Assaults on the England language/"republican" v. "democracy"
RJLipkin at aol.com
RJLipkin at aol.com
Fri Jul 22 05:32:07 PDT 2005
In a message dated 7/22/2005 3:21:54 AM Eastern Standard Time,
Mark.Scarberry at pepperdine.edu writes:
Put another way, Republicans believe they have at least as good a claim as
Democrats to being committed to democratic principles; given their view that
Democrats wish to use nondemocratic courts to overturn democratic decisions
on matters such as abortion and gay marriage, Republicans see themselves as
more democratic than Democrats.
Mark is on to something that transcends this thread and probably should be
discussed on the ConlawProf List. In my view, the terms "democratic" and
"democracy" have replaced the term "republican" in popular culture, and even in
the use of pretty sophisticated statespersons, politicians,
constitutionalists, and jurists. Most of the features of republican theory--such as,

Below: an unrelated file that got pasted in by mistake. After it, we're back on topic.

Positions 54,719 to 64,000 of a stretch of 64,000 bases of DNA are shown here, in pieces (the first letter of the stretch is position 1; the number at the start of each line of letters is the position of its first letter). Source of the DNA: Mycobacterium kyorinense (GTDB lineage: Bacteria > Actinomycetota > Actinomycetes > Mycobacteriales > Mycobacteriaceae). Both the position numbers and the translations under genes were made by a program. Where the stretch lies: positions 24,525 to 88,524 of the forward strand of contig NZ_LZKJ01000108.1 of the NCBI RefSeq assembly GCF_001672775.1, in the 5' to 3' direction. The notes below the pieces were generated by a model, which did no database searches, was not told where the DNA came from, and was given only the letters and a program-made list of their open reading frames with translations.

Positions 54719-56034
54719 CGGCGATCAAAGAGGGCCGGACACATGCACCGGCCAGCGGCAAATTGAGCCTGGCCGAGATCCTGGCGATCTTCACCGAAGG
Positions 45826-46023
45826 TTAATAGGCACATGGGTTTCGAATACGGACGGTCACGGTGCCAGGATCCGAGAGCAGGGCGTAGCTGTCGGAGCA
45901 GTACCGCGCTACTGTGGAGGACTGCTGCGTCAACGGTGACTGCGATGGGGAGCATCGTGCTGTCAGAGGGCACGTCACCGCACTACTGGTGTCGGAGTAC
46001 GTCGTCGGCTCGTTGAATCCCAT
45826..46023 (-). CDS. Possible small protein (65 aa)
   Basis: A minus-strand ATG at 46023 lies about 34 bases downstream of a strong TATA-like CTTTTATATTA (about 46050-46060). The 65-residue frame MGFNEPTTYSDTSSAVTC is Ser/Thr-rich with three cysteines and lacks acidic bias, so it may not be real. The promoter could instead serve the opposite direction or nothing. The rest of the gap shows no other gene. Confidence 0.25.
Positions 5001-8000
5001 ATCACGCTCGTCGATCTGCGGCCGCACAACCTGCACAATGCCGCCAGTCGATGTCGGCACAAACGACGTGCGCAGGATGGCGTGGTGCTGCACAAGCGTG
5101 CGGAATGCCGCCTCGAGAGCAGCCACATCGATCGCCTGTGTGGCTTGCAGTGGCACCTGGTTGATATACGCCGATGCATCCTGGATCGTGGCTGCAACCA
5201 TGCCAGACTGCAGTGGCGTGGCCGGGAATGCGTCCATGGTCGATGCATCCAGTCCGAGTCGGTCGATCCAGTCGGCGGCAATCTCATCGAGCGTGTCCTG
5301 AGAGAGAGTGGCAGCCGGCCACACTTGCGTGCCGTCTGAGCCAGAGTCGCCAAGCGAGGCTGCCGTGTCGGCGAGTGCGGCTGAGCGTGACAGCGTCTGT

representative democracy, the common good, civic virtue, and so forth--have been
absorbed by the term "democracy." Indeed, I would venture a guess that the use of
"republican," save for occasional use on radio talk shows, is reserved, of
course only for the most part, to political philosophy. Thus, when people talk
about self-rule or self-government, they usually think of democracy not
republicanism. One continued use--a tedious one in my view--still appears in
discussions of the countermajoritarian problem or when indicting the Court for
being antidemocratic. Accusing the courts of being countermajoritarian or
antidemocratic is met with the predictable refrain "The Constitution creates a
republic not a democracy." In my view, this distinction, or shall I say this
dichotomy, is typically a conversation-stopper, and forestalls the pursuit of
the best theory of democracy. I suspect that this point, regrettably, is still
controversial; but in my view it should not be.
Strictly speaking, few commentators advocate pure majoritarianism or
even pure direct
democracy. Thus, I would think "republicanism" should be granted a
well-deserved retirement. All the distinctions and points that some think can only be
articulated by using "republican" can be made through the capacious tent of
"democracy," and that's where they should be made.
Robert Justin Lipkin
Professor of Law
Widener University School of Law
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